Rowyn (rowyn) wrote,
Rowyn
rowyn

Contraception

About a week ago, Prester Scott wrote about the morality, or lack thereof, of contraception in a Christian context. In response, I posited that, historically, Christianity condemned contraception because, for a variety of reasons, uncontrolled population growth was a positive good. Given that the situation between today and Biblical times -- or even a hundred years ago -- has changed radically on this front, one can argue that the moral ruling on this subject could change accordingly.

This morning, I was thinking about it from the other end: let's say contraception is immoral -- the termination of a potential human life -- regardless of circumstances. G-d wants us "to be fruitful and multiply" and this axiom applies without limitation. It follows that contraception isn't just wrong for me, but wrong for anyone, anywhere. Immorality is bad; the world would be better off if no one committed any immoral acts.

Following this, I'm trying to imagine what the world would be like if no one used birth control. Since I'm imagining a perfectly moral world (by Christian standards), I can further posit that sex only occurs between married couples

Estimated current world population is 6.2 billion. About half of those are women: 3.1 billion. It's hard to estimate how many of those women are of child-bearing age; about 1/3 of the female population in the US is between the age of 15 and 39. In Algeria, that figure is closer to half. I'll be conservative and say 1/3, and round down: 1 billion fertile women. (The preceding statitistics were gleaned from various parts of the US Census Bureau's web page. The following guesses I extrapolated in their entirety). Let's say that, of those women, 30% are unmarried, for whatever reason (too young, choosing a life of abstinence, etc. This is a purely out-of-the-air estimate, take with a big ol' lump of salt). That leaves me with 700 million childbearing-women. I'll assume that, absent the use of any form of birth control, these women have one child every two years. (This factors in the effect of breastfeeding, which makes women less likely to conceive while they are nursing. Or maybe it make th zygote less likely to attach to the uterine wall. I don't remember the specifics of the biology involved).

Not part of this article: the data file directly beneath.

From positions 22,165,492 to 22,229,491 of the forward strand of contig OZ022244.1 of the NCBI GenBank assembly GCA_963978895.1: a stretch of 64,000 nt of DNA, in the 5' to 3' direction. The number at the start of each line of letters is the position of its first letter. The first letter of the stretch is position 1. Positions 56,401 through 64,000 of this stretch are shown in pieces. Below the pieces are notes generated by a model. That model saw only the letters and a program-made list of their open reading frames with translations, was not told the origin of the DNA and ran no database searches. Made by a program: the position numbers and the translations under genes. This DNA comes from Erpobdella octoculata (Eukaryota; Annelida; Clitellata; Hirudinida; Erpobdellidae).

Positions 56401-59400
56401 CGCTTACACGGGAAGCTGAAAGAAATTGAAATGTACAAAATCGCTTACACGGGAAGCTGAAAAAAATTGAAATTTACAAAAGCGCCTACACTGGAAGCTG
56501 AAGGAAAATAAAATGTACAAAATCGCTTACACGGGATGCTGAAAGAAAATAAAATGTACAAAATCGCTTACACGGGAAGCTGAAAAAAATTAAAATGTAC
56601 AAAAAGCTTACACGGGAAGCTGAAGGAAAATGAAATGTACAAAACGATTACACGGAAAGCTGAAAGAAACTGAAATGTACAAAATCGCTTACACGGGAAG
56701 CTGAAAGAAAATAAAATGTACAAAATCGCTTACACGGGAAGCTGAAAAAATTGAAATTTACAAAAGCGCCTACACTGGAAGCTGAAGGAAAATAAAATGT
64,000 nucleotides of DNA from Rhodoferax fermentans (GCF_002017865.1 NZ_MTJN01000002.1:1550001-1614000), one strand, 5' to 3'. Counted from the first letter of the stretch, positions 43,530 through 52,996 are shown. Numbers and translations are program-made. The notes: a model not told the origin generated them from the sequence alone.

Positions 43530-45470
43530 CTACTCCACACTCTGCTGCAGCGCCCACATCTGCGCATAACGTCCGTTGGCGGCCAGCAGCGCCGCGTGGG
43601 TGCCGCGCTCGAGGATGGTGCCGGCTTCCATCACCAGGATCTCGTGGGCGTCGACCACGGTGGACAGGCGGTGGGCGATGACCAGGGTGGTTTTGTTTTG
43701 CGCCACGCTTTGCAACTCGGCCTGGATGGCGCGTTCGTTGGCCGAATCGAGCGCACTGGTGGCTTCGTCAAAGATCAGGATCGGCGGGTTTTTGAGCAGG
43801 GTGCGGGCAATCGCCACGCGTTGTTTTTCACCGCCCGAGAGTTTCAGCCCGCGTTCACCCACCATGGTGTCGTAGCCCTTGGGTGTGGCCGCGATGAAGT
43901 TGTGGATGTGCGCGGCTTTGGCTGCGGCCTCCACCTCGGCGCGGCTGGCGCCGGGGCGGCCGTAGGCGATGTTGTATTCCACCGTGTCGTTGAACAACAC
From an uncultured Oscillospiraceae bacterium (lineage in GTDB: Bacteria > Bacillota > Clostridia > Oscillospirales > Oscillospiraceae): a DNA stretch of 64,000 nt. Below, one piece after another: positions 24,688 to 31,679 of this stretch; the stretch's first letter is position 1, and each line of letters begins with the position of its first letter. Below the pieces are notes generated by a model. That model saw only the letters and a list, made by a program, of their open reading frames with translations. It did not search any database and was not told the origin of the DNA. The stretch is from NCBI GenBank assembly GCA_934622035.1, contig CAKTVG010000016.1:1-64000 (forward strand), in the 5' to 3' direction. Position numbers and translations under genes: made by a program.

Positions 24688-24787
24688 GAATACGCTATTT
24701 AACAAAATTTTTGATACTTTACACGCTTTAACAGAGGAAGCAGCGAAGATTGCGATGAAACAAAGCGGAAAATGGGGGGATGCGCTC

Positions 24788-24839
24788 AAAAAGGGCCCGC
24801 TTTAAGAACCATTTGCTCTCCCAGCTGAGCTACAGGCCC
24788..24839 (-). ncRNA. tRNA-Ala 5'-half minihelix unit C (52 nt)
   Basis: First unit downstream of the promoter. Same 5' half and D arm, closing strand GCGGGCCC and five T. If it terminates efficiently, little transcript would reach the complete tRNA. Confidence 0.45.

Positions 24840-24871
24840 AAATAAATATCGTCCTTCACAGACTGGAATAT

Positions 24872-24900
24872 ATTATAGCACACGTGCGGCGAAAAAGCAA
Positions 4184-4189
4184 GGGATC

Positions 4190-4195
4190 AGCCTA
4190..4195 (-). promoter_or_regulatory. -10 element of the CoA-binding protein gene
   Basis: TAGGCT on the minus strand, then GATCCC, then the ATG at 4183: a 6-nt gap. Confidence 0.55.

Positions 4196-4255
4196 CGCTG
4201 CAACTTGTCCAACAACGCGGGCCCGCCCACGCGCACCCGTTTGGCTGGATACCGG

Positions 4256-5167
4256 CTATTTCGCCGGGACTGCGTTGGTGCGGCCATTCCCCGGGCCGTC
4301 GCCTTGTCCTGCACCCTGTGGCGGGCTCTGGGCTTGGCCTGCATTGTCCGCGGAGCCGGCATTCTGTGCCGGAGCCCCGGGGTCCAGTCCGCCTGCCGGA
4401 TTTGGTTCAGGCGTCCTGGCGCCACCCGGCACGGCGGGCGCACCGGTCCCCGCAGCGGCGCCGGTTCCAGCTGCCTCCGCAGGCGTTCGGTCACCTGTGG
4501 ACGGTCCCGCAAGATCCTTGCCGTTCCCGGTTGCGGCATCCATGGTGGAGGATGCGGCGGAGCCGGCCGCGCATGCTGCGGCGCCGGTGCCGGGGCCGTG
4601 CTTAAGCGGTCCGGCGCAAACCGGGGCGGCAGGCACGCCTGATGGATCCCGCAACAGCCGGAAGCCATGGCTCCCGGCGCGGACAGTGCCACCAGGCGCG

That's 350 million babies a year. Now I need some mortality statistics -- the mortality rate in the US is 9 per 1000, let's just double it for the world, that'd be 18 per thousand. At the end of a year, we'd have 6.55 billion people, of whom about 118 million would die. Net growth puts us at 6.432 after one year. Wold population growth rate would then be about 3.75% per year. (The real-world estimated growth rate is 1.25%.)

That would give us the world's population doubling approximately (very approximately) every twenty years. (Wow, I can remember when a teacher told me it already was! According to a 1998 Census Bureau report, the actual world population in 2050 is estimated at 9.3 billion, suggesting a doubling rate of closer to once per century. For the 20th century, world population doubled about once every 50 years.)

So, in 2022 we'd have 12.4 billion people. In 2042, 24.8. In 2062, 49.6. In 2082, 99.2. In 2102, almost 200 billion.

Wow.

I wonder if science could keep up? Improvements in agricultural techniques have allowed us to continue to (mostly) feed our current ever-growing population. But to feed 32 times as many people as we have now, we'd need to improve a lot faster than we have so far. If we put all our resources to it, could we? The earth has 197 million square miles of land. We'd have about 1000 people per every square mile of the earth...and mind you, a lot of that is in places like Siberia. Suburbia would have to go. We'd need to colonize the seas, if not other planets. Unless FTL were invented, colonizing another solar system would be even more challenging, since any colony ship would need to accomodate the ship's population growth rate over the course of the journey.

I wonder if we could make it work?

If Earth remained the only habitat for humanity...I can't imagine that I would like it by then. By 2200, there'd be over 6 trillion people. Trillion! Wow!

One thing's for sure -- you'd definitely have to posit scientific advances as not merely a good, but an absolute necessity. Either that, or go the othe way and say that famine, disease, and death are all positive goods ... because without huge technological changes, they'd be inevitable with that kind of population growth.
Tags: morality
Subscribe
  • Post a new comment

    Error

    default userpic

    Your reply will be screened

    When you submit the form an invisible reCAPTCHA check will be performed.
    You must follow the Privacy Policy and Google Terms of use.
  • 3 comments